Photo courtesy of the California
Department of Agriculture

By Vicky Boyd

Bordered by Sanger, Fowler, Selma, Kingsburg and Reedley, California’s Golden Triangle is blessed with rich soil that produces world-renowned fruit.

Now about 100 square miles within the triangle also fall under the European grapevine moth quarantine.

For growers, such as Keith Nilmeier, who farm within the quarantine area south of Fresno, the added restrictions mean uncertainty and additional costs.

“The ramifications are not just what it’s costing us but the loss of the foreign markets,” says Nilmeier, who has 300 acres of stone fruit, grapes and citrus south of Fresno. “When we start loosing our markets, that hurts. That’s what really hurts.”

He was referring to restrictions foreign trading partners have placed on fruit originating from the quarantined area.

Australia, New Zealand, Chile, Peru and Canada already have notified the U.S. Department of Agriculture that they will not accept fruit from the quarantine area, says Helene Wright, U.SDA state plant health director in Sacramento. Mexican officials have gone further and say they will not accept any fruit from Fresno County.

Photo by Monica Cooper,
University of California Cooperative Extension

Life stages of the pest

The cause for everyone’s concern is a rather non-descript 3/8-inch brown moth that’s native to the Mediterranean.

Known scientifically as Lobesia botrana, the European grapevine moth belongs to the tortrix family, which also includes Oriental fruit moth and light brown apple moth.

In California, grapes are the main host, says Walt Bentley, a University of California Extension entomologist based at the Kearney Agriculture Center near Parlier.

Female moths lay eggs on grape clusters or berries. In heavy infestations, such as in Napa County, females also will lay eggs on olive flowers, although that is not a preferred host, he says.

In the spring when temperatures are cooler, the eggs take seven to 11 days to hatch. During the summer, they take only three to six days.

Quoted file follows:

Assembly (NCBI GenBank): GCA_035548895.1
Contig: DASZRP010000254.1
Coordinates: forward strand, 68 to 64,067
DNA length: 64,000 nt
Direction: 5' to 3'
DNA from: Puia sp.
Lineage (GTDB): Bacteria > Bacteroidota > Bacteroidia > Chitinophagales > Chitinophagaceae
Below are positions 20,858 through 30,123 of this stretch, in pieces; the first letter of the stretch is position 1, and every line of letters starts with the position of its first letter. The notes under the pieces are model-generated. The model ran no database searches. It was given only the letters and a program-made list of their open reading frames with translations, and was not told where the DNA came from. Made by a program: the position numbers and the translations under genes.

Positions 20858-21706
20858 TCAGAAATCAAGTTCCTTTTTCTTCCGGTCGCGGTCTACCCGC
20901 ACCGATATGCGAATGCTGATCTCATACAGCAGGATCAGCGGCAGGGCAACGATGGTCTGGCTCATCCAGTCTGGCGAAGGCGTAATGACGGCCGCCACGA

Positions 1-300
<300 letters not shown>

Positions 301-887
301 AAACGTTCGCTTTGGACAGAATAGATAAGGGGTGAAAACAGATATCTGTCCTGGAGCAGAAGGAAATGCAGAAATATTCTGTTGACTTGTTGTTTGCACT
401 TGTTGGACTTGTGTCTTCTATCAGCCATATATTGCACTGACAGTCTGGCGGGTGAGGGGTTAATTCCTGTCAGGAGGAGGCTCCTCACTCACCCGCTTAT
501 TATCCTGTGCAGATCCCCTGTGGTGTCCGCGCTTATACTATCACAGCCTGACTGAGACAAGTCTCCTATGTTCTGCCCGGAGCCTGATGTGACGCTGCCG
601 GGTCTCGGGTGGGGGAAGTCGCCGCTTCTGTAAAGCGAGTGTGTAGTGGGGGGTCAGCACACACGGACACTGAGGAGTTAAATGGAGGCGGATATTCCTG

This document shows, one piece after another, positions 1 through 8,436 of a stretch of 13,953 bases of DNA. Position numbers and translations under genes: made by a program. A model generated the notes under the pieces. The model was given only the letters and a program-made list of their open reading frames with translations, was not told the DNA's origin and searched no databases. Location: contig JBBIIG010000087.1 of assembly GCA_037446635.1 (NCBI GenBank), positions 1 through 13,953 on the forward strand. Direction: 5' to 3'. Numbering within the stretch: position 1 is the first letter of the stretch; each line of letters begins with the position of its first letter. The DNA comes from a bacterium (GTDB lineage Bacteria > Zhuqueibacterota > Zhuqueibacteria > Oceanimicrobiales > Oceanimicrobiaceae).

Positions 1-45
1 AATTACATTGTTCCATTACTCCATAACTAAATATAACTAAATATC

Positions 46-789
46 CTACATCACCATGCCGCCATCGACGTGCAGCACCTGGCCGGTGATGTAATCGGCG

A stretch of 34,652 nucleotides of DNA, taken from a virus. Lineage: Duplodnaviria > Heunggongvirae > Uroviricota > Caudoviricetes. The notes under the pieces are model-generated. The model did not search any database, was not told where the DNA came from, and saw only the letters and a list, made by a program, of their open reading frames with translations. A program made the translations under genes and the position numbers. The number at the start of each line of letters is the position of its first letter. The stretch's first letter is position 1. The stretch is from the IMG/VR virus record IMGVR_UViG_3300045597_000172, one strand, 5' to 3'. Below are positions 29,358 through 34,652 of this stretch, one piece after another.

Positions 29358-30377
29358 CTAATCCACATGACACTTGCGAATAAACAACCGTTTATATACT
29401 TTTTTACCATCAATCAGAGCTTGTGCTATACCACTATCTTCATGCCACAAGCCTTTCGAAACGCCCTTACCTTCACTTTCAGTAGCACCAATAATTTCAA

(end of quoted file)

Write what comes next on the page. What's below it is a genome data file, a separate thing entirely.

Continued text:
European grapevine moth larvae are about 1/4-inch long and about half the size of a mature omnivorous leafroller.

Both also have white spots on the abdomen sections.

What differentiates the two is the European grapevine moth larvae have a small, darkish shield after the first set of legs.

For more information on how to identify the pest, including color images, visit

Treatments easily control pest

The European grapevine moth larvae feed on the berries, rendering them unmarketable. The feeding also provides an entry way for secondary invaders, such as Botrytis, to enter. One berry may host multiple larvae.

“They’re able to survive only on the berries—they don’t live on leaves,” Bentley says.

Scientific literature also lists several other hosts for the pest, including stone fruit, pomegranates, kiwi fruit, gooseberries, blackberries and persimmons.

But Bentley emphasized that they are very poor hosts.

“That doesn’t make a difference to some of our trading partners, but it does make a difference in our ability to eradicate it,” Bentley says.

The moth most likely has three generations in the Central Valley, he says. Insects overwinter as pupae under bark or other protected places and emerge as adult moths in late April to early May. Females lay eggs from late April through May.

The second generation lays eggs during July, and the third during September.

Larvae are easily controlled with several registered products, such as Intrepid and Altacor, he says. Both of those products are ovicides, meaning they’ll kill eggs. They also act on the larvae.

In addition, they are very targeted and do not harm beneficials, so they shouldn’t disrupt biological control, Bentley says.

Carol Hafner, Fresno County agriculture commissioner, has urged all grape growers within the quarantine to treat for the pest, adding, “I’m confident we can eradicate this.”

Stephen Vasquez, a UC farm adviser in Fresno County, will alert growers when the optimum spray time is for the second- and third-generation larvae.

For a complete list of registered products, visit

Additional sprays may be needed

Terry Schneider, who describes himself as a small grower with 20 acres of Thompson seedless for crushing, says he’s still trying to figure out how the requirements will affect him. His farm is in the northern part of the quarantine.

“My problem is I don’t necessarily have to spray. But my neighbor with 100 acres doesn’t do anything. If that is going to be a host vineyard, I don’t want them in mine.”

He does his own spraying, but says he doesn’t know how much the material will cost him for the additional treatments.

Many stone fruit growers already use one of the registed products or a similar one as a mid-May spray to control peach twig borer, says Sara Savary, a pest control adviser with Crop Care Associates in Fresno. So that treatment should control any European grapevine moths present, too.

Where she sees additional sprays are with the clients she serves who grow raisins.

“They’re usually not spraying for worms until the next OLR (omnivorous leaf roller) hatch until the beginning of July,” she says. “By then, I usually know if I have a problem. My raisin guys will not be happy about another worm spray.”

See page 2